After decades of use by fairgoers and vendors, a key event space on the Washington County Fairgrounds has been closed.
Lisa DuPré, the Washington County Fair Complex marketing and events coordinator, says structural engineers deemed the 24,000-square-foot main exhibit hall a severe safety hazard for people and shut it down immediately.
“It could just do it on any given moment. It could collapse,” she said.
DuPré says they were informed of the severity of the hazards on February 13. In addition to the main exhibit hall, the sheep barn, milking station, and a restroom were also shut down.
“To have this, was just an avalanche,” said Richelle Borlaug, Tualatin Valley Rock and Gem Club’s president.
It was less than a month out from the rock club’s only moneymaker of the year, when Borlaug heard their 60th annual show was out a venue.
Borlaug was one of 13 booked shows in the main exhibit hall that were given the bad news by fair officials. Now, organizers are scrambling to find new, affordable spaces to have their shows.
“There were a lot of phone calls, a lot of work, a lot of frantic days and minutes, and hours. What’s gonna happen with this?” she said.
Thankfully, some last-minute scrambling allowed the rock club to find a new spot to hold their show. Borlaug says the club would have fallen apart if they hadn’t secured the Forest Grove National Guard Armory’s event space.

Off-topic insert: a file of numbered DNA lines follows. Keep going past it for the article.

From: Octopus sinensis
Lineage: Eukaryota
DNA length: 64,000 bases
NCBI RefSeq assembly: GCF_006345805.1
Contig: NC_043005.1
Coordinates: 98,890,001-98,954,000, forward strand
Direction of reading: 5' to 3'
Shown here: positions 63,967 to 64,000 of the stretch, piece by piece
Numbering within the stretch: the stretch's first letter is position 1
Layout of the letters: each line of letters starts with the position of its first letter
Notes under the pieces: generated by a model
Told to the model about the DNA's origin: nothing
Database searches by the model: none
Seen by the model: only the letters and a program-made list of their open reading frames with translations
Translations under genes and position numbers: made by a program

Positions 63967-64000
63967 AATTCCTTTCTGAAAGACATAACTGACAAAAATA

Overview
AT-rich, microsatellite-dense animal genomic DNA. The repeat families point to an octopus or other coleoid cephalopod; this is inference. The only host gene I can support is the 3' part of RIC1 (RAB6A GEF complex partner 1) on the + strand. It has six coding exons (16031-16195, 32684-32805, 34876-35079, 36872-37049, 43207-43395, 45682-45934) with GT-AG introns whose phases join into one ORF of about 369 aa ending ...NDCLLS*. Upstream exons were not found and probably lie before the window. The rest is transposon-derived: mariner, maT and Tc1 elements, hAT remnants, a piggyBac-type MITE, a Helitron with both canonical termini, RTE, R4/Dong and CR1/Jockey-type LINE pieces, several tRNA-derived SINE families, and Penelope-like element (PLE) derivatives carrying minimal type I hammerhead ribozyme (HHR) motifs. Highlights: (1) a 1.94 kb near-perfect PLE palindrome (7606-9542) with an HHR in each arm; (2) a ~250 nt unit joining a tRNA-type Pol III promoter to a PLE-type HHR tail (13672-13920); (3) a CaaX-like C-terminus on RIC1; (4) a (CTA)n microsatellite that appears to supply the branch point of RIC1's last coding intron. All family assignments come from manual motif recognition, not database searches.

“It’s hard on us. It’s an unknown location. We had everything down pat,” she said.
Borlaug says they expect to lose vendors and customers because of the closure.
“The last thing, as an event facility, that you want to have to call them and give them this kind of news. And so it was very difficult to have to talk to everybody about it,” DuPré said.
At the end of 2020, fair officials hope to be opening a new 91,200-square-foot event center — nearly four times the size of the main exhibit hall that had to be closed.
“They’re all just, ‘How quick can we get into the new one?’ Now unfortunately, it’s two years away. So, you know, we can’t help them right there on that,” DuPré said of the event organizers who have been calling.
DuPré says they’re losing about $90,000 because of the closure, but she says it’s something they figured would come eventually.
Despite losing a few buildings, the Washington County Fair will still happen in July.
It’s possible the unsafe buildings might even be removed by then.
Philip Bransford, communications officer with the Washington County administrative office, says there is still a lot to figure out like a timetable and costs.
But ultimately, county commissioners will decide the fairground’s future.
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